Is Lemon Extract Harmful in Skincare Products?
The use of lemon extract as a natural home remedy for common skin issues such as dark spots and scars is quite popular. Search online and you’ll find a plethora of information suggesting that lemon extract exhibits many skin benefits, such as brightening the complexion, exfoliating dead cells, and ridding the skin of acne scars.
So why doesn’t everyone ditch all of the expensive skincare products and just dab a little lemon extract on their skin instead? Well, it turns out that the components that offer all of these benefits are the same ones that cause lemon extract to be harmful when applied topically. Keep reading to learn why lemon extract is harmful in skincare products and what you can use instead!
WHAT ARE THE BENEFITS OF LEMON EXTRACT?
One of the main benefits of lemon extract is its high antioxidant content. Specifically, one hundred grams of raw lemon (without the peel) contains 53 milligrams of vitamin C, one the most widely used antioxidants in skincare products. Topical application of vitamin C has been found to protect the skin from UV-induced damage, to increase collagen production, to lighten discoloration, and to possibly reduce wrinkle formation.
Lemon also contains about 7% to 10% citric acid, which is an alpha-hydroxy acid similar to glycolic or lactic acids. Alpha-hydroxy acids can exfoliate dead skin cells to thin and smooth the stratum corneum (the outermost layer of skin), to increase cellular turnover, stimulate collagen production, and increase skin flexibility (Skin Therapy Letter).
At first, lemon extract sounds great for your skin. The vitamin C and citric acid should leave your skin bright and tight. Plus, lemons are a much cheaper remedy than other dark spot correcting products on the market. So what’s the problem with the use of lemon extract in skincare products? It turns out that vitamin C and citric acid are harmful when they are present in too high of concentrations.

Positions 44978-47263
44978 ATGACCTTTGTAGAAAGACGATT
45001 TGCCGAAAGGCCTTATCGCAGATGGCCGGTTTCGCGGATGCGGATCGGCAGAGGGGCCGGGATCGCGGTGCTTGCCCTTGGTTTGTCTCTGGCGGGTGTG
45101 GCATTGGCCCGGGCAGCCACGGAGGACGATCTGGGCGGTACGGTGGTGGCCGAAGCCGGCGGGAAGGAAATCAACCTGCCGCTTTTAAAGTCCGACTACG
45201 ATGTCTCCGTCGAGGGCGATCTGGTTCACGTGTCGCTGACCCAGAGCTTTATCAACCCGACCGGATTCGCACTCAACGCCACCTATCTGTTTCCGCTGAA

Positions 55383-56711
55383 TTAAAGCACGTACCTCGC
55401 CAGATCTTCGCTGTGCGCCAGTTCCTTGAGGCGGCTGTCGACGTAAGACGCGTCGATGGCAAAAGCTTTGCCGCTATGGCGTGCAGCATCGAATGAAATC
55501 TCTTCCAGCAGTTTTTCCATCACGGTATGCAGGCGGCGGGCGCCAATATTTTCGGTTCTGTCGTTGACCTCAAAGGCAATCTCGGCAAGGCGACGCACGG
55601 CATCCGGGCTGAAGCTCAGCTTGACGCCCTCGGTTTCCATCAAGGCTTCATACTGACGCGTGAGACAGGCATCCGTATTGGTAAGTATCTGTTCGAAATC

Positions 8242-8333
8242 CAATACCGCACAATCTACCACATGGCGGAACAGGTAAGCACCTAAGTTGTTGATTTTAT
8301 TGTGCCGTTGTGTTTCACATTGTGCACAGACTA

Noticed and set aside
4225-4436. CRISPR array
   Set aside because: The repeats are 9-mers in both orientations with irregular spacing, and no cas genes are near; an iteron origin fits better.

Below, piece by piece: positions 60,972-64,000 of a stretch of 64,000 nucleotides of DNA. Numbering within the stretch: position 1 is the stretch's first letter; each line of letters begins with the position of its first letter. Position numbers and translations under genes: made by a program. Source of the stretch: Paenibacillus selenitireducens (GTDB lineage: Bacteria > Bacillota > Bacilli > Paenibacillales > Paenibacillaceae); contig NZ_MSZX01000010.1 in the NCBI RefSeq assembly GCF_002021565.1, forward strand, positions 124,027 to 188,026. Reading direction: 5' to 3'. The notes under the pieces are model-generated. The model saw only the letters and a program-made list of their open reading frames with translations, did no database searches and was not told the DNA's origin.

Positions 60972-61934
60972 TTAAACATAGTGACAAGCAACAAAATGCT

WHY LEMON EXTRACT IS HARMFUL IN SKINCARE PRODUCTS
If you’ve ever sliced lemons and had some of the juice seep into a cut in your skin, you know that the burning sensation it causes is pretty painful. This is due to the pH of lemon extract. Potential hydrogen, or pH, is a measure of the alkalinity or acidity of a solution on a scale from 0 to 14. On this scale, a pH of 7 represents a neutral solution, a pH of less than 7 is considered an acid, and a pH greater than 7 is considered a base (alkaline). While your skin has a slightly acidic pH ranging between 4.5 and 6.5, lemon extract has a very low pH of 2. The low pH of lemon extract makes it highly acidic, which can be irritating and also cause damage to your skin over time.
Lemon extract has a proposed benefit of lightening discoloration of the skin, such as sun spots and scars. To determine the efficacy of this home remedy, a publication in the International Journal of Molecular Sciences included lemon extract in its review of natural whitening products. The review stated that while lemon extract is used in various preparations as a potent skin bleaching ingredient, it can only be used at low concentrations because it easily causes skin irritation.
Lastly, since lemons contain about 80% water, they will dry out your skin. Wait, how can something with that much water possibly cause the skin to become dry? According to Dr. Hanan Taha, M.D., if you apply water without an occlusive moisturizer both the water in your skin and the water you applied will evaporate together, leaving your skin even drier than before.
Overall, home remedies using lemon extract to treat skin discoloration or scarring are going to do more harm than good. This is because the acidity of lemon extract is too high, leading to skin dryness, irritation, and damage over time. It’s important to keep in mind that the human body evolved to eat lemons and absorb all their nutrient goodness, not to apply all of that acidity to our delicate skin!
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